His father died for a value system he held dear, and which negated all bigotry and religious extremism. Shahbaz Taseer is now punished for being his father’s son. Are they going to leverage his release with the Taseers being pressured into accepting blood money and let Salmaan Taseer’s killer walk free? Anything is possible in Shahbaz Sharif’s Punjab, with the Sharifs presiding over a cabinet of ministers, some of whom are hand in glove with the banned militant outfits. The Punjab government’s soft-peddling on rising acts of extremist terrorism is little secret. Shahbazpura it is.
The abduction at gunpoint of Shahbaz Taseer from near his Gulberg home in Lahore is a sorry reminder that Pakistan’s second city is no more the safest place to be. This is the second high-profile kidnapping this month after the American development worker, Warren Weinstein, was taken away from his home in Model Town. Now those aren’t the neighbourhoods with a high crime rate, so these are obviously no ordinary crimes. They have all the extremist symbolism attached to them.
And hear this: while Lahore falls apart, the Punjab chief minister tours Sindh to sympathise with the flood victims in Badin and victims of the May 12, 2007 killings in Karachi, offering his sterling advice on how to tackle the law and order situation in this troubled metropolis from the safe environs of a five-star hotel. Why isn’t there a voice in the media saying that this Shahbaz (Sharif) is not up to his job, when there’s a chorus against the failure of the Karachi and Sindh administrations in the same quarters? While Kasur drowns in floodwaters, Mr Sharif feels pain and anguish for the flood-affected of Badin. As Punjab goes under the yoke of Talibanisation, with a series of terrorist attacks and kidnappings rocking the province, the Punjab CM’s heart bleeds for targeted killings in Karachi. Someone please help find the logic.
A terrible wave of extremism grips Punjab, while the police do little besides moral-policing citizens. Can someone ask the Punjab government that with such a terrible wave of extremism raging there, how many militants has the police nabbed so far? How many have been brought to justice? Is there really a figure to be quoted? Nay, the government’s priorities lie elsewhere. The Lahore police chief even thwarted the attempt at nabbing the kidnappers of Warren Weinstein by blowing the whistle at the wrong time. This is precisely why the Americans had to go it alone to kill bin Laden. Our law enforcers are not only inept, they have their strings attached to the fingers of more inept people in the administration.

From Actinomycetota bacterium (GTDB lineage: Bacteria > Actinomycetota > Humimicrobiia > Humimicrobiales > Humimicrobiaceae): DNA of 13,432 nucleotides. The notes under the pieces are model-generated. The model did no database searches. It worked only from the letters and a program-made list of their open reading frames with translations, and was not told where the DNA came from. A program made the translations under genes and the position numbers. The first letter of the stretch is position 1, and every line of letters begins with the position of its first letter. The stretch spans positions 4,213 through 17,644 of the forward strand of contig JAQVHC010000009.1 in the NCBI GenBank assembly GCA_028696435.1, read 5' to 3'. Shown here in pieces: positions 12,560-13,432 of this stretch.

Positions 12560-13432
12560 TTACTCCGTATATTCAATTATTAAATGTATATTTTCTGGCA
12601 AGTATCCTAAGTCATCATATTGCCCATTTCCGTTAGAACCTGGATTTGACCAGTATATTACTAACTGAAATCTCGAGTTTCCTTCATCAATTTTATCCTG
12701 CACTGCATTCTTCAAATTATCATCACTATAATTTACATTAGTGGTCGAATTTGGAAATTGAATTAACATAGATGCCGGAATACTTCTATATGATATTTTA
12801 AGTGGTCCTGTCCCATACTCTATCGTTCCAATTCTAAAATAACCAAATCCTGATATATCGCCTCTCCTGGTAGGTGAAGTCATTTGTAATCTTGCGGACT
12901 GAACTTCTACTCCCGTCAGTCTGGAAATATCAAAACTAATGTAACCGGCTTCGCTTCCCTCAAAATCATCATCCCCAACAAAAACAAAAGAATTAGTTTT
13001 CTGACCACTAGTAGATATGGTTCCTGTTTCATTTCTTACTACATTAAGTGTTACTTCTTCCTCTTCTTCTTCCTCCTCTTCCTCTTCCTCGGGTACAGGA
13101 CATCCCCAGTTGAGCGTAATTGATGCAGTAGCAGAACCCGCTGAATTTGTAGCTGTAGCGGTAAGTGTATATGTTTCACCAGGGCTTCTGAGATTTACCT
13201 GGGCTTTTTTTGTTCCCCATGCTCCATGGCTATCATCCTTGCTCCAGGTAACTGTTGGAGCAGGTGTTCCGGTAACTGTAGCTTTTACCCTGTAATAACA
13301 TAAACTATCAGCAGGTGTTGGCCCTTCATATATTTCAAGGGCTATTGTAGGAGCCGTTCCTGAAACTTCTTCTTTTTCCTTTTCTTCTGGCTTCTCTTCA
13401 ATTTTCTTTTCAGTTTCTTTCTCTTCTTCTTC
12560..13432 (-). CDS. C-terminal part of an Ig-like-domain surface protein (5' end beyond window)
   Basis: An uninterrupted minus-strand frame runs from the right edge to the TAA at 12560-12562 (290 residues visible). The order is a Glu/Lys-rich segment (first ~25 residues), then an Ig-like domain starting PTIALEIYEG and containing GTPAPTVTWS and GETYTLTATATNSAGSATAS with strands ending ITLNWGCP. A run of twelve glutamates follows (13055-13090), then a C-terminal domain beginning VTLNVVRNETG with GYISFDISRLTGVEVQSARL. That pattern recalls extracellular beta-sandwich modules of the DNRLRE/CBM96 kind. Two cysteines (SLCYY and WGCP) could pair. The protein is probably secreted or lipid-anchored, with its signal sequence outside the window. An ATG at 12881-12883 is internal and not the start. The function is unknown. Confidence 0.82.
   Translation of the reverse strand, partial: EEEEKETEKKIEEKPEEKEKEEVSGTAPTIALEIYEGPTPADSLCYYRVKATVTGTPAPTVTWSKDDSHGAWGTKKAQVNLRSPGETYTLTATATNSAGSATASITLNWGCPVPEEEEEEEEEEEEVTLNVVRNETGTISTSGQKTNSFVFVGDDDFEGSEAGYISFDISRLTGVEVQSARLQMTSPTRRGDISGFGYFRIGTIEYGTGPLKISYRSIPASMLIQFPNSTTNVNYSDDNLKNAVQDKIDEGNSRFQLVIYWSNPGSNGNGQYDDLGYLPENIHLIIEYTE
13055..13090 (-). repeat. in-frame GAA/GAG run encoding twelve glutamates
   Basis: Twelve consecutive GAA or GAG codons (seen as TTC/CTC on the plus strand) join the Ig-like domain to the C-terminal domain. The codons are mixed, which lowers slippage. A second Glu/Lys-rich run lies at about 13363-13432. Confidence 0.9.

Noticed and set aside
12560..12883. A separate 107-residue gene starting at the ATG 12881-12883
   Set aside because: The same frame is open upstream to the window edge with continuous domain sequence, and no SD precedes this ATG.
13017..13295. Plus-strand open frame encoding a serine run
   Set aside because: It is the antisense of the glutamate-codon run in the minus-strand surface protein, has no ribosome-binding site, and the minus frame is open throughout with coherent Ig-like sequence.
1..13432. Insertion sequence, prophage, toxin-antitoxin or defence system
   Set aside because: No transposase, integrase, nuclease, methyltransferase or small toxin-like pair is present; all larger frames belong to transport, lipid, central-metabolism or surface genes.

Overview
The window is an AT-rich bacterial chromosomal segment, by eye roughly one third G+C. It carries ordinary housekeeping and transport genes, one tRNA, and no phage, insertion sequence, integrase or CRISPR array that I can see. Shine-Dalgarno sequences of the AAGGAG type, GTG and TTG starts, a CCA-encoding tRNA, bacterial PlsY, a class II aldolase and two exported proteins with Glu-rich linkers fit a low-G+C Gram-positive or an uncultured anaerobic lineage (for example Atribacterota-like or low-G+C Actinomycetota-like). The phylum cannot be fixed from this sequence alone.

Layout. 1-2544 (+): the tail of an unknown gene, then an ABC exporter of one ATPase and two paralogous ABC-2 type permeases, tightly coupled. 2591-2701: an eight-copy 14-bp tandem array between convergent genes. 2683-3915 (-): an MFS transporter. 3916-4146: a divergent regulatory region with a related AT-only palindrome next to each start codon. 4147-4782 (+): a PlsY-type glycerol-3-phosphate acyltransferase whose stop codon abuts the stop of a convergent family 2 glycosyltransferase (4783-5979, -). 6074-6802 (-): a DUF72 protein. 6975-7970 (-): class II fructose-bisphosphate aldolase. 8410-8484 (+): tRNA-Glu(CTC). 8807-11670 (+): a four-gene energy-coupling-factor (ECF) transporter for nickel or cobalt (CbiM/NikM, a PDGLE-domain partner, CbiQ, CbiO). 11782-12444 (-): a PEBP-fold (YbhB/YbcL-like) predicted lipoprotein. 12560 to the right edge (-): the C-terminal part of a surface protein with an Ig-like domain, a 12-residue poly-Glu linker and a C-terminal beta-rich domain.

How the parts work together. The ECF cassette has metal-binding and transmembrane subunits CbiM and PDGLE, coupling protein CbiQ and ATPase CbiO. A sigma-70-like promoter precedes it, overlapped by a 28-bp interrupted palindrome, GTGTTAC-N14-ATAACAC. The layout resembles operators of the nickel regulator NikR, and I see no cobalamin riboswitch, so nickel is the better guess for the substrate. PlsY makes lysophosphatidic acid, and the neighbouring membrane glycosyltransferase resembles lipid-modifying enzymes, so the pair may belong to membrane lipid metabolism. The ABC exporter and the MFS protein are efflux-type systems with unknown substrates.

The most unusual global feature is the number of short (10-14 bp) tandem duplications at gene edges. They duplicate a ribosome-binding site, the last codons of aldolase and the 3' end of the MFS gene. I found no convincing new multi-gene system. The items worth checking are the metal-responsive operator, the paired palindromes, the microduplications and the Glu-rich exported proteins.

Because nothing is done in Lahore without the CM being behind it, it is obvious that the cops sniffing people’s breath on the streets of Lahore have such explicit orders. Never mind the firearms that one may be carrying, and which may be used for terrorising the people, staging terrorist attacks on shrines or kidnappings, Lahore law enforcers only ensure that you don’t fly a kite by day or consume alcohol by night. And you are free to kill any number of Ahmadis even as they pray to the same Allah as you do. Can’t always find an Ahmadi? Well, there’s always a Shahbaz Bhatti somewhere in a Christian ghetto or a Salman Taseer who would stand up for him, so you are free to have a go at them instead. Welcome to Lahore, 2011.
The self-righteous cries for saving Karachi from the terror of political parties’ armed wings emanating from Lahore by such eminent people as Imran Khan, Shahbaz Sharif and Aitzaz Ahsan, for instance, are ill-timed, to say the least. Why don’t they do something about fixing Lahore, which for all practical purposes is becoming free-for-all. And all this in the name of Allah, which is a real shame.
The abduction of Warren Weinstein and Shahbaz Taseer are but indications of the severity of the threat posed to Punjab by rising extremism. Will Imran Khan, even if only with his supporters at Lums, stage a dharna at Lahore’s Charing Cross against this evil? Some fat chance, well… in Shahbazpura!
— Murtaza Razvi is a member of the staff at Dawn Newspaper.